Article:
There are two different ways to import tables with DBImport. Full import or incremental import. Full import does exactly what is says. It imports an entire table from the source system to Hive. Normal scenario is that a sqoop job starts and reads the source into Parquet files on HDFS. From there, an external table is created over these files and then a select into is executed from the external table to the target table. The target table is using ORC format and is a standard managed table in Hive. The import is normally truncating the target table before the insert and there is also validation happening that count the number of rows for both the sqoop job and in the external table to make sure that we have a full copy of the source table before the truncate is executed. To get a better understanding of what exactly is happening for a full import, please check the import_method page.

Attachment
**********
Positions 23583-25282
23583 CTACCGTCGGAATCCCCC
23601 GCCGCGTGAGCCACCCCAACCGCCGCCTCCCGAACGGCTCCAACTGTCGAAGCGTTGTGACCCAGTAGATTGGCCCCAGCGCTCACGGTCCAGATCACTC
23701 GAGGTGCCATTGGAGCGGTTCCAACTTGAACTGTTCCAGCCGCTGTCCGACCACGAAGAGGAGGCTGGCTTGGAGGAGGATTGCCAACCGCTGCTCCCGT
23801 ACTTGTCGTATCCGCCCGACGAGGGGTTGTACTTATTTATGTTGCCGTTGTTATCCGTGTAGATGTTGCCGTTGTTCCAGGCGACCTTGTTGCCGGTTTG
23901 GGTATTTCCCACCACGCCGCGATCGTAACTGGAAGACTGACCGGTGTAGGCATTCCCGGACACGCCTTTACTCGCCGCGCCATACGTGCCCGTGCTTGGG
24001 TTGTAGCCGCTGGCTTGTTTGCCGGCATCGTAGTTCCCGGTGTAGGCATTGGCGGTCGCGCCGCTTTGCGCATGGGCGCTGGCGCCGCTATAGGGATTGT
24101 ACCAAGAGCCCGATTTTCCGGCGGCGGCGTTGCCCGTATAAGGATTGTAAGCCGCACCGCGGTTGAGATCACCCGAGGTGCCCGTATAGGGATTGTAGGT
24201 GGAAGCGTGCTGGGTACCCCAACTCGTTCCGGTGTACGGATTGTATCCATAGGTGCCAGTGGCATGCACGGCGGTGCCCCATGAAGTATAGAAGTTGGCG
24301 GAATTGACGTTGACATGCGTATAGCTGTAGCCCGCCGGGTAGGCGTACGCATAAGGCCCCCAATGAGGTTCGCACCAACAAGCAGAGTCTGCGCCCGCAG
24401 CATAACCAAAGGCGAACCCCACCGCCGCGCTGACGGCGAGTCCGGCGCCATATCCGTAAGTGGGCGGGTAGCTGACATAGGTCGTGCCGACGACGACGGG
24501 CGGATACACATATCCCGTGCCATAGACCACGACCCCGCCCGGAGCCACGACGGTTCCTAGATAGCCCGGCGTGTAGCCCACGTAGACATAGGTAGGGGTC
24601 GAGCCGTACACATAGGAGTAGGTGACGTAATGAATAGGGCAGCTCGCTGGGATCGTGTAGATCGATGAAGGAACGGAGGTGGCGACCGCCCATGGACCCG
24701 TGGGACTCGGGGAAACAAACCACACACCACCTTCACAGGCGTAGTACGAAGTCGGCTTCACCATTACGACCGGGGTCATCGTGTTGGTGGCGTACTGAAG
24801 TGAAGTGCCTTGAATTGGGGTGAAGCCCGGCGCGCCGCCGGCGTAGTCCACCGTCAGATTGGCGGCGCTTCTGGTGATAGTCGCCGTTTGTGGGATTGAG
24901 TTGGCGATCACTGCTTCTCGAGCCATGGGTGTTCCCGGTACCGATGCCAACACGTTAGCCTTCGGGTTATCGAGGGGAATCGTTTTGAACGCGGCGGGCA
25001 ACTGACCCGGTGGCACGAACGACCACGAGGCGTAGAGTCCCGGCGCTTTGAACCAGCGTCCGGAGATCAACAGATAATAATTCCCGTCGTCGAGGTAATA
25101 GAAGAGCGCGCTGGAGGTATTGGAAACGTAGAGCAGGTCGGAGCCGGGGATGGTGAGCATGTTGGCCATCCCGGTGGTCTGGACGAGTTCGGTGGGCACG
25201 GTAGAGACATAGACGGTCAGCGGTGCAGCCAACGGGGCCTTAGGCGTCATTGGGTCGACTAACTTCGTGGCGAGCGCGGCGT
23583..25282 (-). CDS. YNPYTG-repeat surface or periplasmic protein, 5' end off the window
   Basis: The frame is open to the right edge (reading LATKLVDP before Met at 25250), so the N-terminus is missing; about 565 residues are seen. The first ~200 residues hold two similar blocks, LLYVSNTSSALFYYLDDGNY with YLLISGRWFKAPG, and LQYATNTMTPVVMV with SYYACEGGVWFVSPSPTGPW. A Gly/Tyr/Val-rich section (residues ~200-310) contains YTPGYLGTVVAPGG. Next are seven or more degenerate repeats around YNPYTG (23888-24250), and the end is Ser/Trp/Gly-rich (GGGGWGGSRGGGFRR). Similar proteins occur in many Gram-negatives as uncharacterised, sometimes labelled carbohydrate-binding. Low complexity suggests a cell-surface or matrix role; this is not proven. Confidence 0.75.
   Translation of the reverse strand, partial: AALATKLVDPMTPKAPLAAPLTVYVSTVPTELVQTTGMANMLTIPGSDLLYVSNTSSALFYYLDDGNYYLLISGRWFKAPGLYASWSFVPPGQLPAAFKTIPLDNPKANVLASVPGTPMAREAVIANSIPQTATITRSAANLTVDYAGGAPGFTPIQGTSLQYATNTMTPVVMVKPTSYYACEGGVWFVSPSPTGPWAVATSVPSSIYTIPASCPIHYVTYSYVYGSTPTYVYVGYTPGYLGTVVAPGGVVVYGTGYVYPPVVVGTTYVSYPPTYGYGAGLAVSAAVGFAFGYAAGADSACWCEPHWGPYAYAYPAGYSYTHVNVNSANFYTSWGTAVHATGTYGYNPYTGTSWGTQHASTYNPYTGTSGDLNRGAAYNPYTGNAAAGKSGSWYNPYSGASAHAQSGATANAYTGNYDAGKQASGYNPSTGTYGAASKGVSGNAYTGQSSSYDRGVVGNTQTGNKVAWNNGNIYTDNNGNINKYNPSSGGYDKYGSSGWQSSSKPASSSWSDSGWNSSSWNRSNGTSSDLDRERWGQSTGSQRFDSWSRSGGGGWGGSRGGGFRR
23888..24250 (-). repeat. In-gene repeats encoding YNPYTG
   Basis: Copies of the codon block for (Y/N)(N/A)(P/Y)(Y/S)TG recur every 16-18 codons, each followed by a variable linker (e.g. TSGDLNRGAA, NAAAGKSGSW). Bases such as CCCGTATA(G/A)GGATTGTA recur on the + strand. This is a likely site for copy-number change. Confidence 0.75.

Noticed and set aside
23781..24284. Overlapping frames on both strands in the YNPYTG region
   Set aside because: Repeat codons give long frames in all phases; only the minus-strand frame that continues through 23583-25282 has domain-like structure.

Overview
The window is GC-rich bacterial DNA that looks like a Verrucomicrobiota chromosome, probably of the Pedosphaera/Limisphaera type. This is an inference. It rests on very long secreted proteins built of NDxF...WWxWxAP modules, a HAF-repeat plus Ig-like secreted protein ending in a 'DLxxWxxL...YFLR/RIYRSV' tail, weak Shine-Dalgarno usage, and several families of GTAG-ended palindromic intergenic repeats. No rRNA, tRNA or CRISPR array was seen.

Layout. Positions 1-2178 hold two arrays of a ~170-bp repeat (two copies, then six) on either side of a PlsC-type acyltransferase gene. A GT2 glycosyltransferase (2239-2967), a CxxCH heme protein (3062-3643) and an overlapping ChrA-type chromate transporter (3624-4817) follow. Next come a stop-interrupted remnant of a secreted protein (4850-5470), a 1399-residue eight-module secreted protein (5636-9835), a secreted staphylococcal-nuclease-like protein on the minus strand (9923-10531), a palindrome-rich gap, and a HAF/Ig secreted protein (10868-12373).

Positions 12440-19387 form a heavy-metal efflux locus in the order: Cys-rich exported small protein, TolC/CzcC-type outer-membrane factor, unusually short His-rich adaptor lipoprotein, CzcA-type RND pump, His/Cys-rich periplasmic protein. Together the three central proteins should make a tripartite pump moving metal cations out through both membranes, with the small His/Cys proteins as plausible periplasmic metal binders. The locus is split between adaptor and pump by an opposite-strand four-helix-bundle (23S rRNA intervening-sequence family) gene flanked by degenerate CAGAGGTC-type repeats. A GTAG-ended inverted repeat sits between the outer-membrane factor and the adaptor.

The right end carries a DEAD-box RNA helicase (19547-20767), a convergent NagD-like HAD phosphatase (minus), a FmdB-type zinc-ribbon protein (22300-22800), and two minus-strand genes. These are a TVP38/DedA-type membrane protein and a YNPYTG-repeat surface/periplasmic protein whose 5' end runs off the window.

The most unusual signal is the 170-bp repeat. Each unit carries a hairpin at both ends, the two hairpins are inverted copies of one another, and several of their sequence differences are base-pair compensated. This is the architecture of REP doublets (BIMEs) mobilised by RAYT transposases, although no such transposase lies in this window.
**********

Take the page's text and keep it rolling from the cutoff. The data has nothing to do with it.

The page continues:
An incremental import reads just the changed values from the previous import and add them to the target table. This can be done in two different ways. You can look at an integer based column and read all values that is larger than the previous value you read. This is usually for log/change tables where the Primary Key is an auto incremented column. The other way is to use a timestamp. When using the timestamp alternative, you specify a column in the source system that contains a column with information about when the row was last changed. DBImport then imports only those rows that was changed from the last import execution. Most common way is to use this alternative together with a merge import that apply the changes to a table that already have the rows and update the values in the columns.
Full export makes a complete copy of the Hive table to the Target table. The data in the Target table will be truncated before the export is started.
An incremental export reads just the changed values from the previous export and add them to the target table.
History Audit Table¶